Along these lines, self-awareness is one of the key components of what psychologist Daniel Goleman calls “emotional intelligence,” which basically refers to the self-mastery skills that enable an individual to operate effectively in group situations. It is difficult to exaggerate the importance of this skill for leaders. Indeed, based on an extensive study of corporate leaders, Goleman concludes that emotional intelligence is far more important for executive success than being “smart” is. He writes: “When I compared star performers with average ones in senior leadership positions, nearly 90 percent of the difference in their profiles was attributable to emotional intelligence factors rather than cognitive abilities.”

Studying abroad is an excellent way for young people to build their emotional intelligence. Living in a foreign country can be tough and liberating at the same time. Students are put in an environment where they are encouraged to ask themselves questions such as: How well do I operate in unfamiliar surroundings? What aspects from my life back home have I taken for granted? What are some other possibilities that I didn’t previously consider? What do my new experiences tell me? What do I want to do with my life? What kind of work interests me? Who am I?

Through this reflection, students will build self-awareness and increase their potential for leadership.


Learn about the World

In his classic book On Becoming a Leader, leadership guru Warren Bennis writes, “To become a true leader, one must know the world as well as one knows one self.”

What he means is that leaders are not solitary beings. They must interact with others. They are called upon to offer vision and perspective, and this requires a robust, mature, constantly evolving sense of the external environment.

In this respect, all good leaders are active learners. They have curious minds, and they use their curiosity to discover new ideas, frameworks, perspectives and inspiration. Some learn through creative hobbies, such as painting or music. Others write fiction.

Studying abroad is extremely valuable because it combines two highly effective ways of learning about the world: study and travel. As Bennis writes: “Travel is another kind of learning. All the clichés about it are true. It does broaden. It is revelatory. It changes your perspective immediately.” Mark Twain said: “Travel is fatal to bigotry, prejudice and narrow-mindedness.”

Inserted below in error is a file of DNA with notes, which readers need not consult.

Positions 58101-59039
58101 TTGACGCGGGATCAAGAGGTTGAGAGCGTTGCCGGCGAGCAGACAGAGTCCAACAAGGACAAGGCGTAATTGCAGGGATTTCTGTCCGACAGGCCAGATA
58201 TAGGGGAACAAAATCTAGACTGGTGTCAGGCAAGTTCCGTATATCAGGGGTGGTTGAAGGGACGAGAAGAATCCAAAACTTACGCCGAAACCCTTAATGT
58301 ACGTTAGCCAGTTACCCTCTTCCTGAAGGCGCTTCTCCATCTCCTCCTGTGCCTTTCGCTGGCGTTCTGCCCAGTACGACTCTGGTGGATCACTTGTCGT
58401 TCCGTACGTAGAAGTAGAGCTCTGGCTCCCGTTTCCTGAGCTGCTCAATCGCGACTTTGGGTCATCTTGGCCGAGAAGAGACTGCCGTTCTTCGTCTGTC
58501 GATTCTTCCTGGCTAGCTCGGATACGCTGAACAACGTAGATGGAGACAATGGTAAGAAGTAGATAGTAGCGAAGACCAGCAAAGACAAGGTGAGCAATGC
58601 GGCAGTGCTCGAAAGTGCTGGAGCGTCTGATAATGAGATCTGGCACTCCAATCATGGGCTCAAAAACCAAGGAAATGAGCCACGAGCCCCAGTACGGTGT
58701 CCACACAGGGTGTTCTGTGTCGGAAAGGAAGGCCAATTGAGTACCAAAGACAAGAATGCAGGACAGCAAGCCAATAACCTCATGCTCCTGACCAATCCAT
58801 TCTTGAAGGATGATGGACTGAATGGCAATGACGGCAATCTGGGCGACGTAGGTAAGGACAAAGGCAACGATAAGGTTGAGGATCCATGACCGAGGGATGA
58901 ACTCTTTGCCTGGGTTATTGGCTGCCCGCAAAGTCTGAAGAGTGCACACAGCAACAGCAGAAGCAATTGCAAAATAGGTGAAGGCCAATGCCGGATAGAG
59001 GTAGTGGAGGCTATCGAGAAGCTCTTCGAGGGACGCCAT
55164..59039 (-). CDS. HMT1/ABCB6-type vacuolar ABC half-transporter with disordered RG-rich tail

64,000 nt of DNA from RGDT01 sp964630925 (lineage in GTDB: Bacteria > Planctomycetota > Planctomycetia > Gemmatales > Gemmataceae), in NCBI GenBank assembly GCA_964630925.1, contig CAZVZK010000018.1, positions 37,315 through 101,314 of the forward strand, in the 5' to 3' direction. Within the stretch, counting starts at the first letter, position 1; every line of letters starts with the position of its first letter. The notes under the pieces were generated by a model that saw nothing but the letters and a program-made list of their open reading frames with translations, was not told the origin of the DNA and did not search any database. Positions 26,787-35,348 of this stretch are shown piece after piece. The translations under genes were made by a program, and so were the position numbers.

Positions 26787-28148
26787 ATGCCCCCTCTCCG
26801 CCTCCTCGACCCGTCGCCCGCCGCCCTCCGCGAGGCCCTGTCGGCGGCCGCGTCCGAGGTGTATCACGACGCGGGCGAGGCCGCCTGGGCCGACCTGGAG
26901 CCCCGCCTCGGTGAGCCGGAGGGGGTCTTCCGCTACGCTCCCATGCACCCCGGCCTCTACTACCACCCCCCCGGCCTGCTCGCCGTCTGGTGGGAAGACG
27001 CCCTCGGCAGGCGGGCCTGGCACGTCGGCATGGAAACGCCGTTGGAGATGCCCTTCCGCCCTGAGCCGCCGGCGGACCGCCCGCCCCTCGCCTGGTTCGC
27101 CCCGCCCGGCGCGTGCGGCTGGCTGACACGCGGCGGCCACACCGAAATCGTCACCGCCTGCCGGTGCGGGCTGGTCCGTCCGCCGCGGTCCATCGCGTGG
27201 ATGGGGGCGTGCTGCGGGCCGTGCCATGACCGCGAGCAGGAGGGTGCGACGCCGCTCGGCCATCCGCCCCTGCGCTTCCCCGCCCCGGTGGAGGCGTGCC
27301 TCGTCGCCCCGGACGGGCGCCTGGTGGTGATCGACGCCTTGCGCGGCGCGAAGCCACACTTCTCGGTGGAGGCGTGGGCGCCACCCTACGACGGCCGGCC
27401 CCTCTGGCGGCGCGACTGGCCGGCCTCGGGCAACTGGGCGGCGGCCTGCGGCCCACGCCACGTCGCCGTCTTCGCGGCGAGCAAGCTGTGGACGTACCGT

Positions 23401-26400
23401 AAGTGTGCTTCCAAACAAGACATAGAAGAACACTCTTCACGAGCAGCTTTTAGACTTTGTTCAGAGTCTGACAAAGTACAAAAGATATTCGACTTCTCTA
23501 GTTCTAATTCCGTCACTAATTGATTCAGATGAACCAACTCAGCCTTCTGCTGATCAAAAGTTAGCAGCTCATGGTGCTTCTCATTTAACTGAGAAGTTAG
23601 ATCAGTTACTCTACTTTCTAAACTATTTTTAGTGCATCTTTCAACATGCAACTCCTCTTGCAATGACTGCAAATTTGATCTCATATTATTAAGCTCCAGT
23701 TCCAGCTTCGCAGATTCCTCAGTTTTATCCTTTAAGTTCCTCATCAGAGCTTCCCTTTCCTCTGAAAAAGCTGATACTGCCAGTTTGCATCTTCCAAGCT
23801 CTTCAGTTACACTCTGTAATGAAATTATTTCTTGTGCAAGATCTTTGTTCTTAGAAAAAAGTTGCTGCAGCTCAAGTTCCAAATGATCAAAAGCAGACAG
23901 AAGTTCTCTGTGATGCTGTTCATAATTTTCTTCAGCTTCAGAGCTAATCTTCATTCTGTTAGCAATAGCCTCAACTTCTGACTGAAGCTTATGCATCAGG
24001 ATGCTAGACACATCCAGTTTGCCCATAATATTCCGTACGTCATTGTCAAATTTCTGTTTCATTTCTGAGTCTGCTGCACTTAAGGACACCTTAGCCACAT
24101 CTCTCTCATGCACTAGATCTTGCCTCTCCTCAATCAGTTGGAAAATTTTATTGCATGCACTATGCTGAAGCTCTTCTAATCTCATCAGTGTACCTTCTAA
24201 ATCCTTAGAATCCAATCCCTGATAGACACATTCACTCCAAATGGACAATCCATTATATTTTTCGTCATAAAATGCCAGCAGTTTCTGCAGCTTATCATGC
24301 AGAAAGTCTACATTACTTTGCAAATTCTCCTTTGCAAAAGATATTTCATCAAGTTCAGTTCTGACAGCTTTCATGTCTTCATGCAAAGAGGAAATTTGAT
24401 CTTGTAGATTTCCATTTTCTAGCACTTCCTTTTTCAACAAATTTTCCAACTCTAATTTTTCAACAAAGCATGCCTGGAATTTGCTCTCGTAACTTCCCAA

It is no coincidence that most leaders are also extensive travelers. For example, two of America´s most celebrated founding fathers, Benjamin Franklin and Thomas Jefferson, were inveterate travelers.

Study abroad is a great way to jump-start one’s curiosity, learn about the world, and prepare for leadership. The opportunity is unique because it is not superficial. Study abroad is not tourism. While they may not always realize it at the time, students who are fortunate enough to spend an entire semester overseas are getting an experience that will change them forever.

Perhaps one of the best testimonials for study abroad comes from best-selling novelist John Irving, author of books such as The Cider House Rules and The World According to Garp. Irving participated in a study abroad program in Vienna in 1963-64, and the experience made a deep impact on him. He once wrote, “My year [of study abroad] was the single-most important year of my education, or perhaps more broadly, my growing up … I became so excited by the city and its history and, outside of [our professor’s] philosophy courses, was so encouraged by him to explore Vienna more. I know I feel permanently attached to the city, and in the time in my life, that I feel I first became vividly aware of other people’s lives all around me.”

When young people ask me what they can do to become better leaders, I tell them to travel abroad. Travel. Study. Learn about yourself. Learn about the world. It will make you a better leader, and it will lead to a more fulfilling life.


Jay Moran is a business professor and leadership expert based in Barcelona, Spain.  He is co-author of the book Why Are We Bad at Picking at Good Leaders? (Jossey-Bass 2011).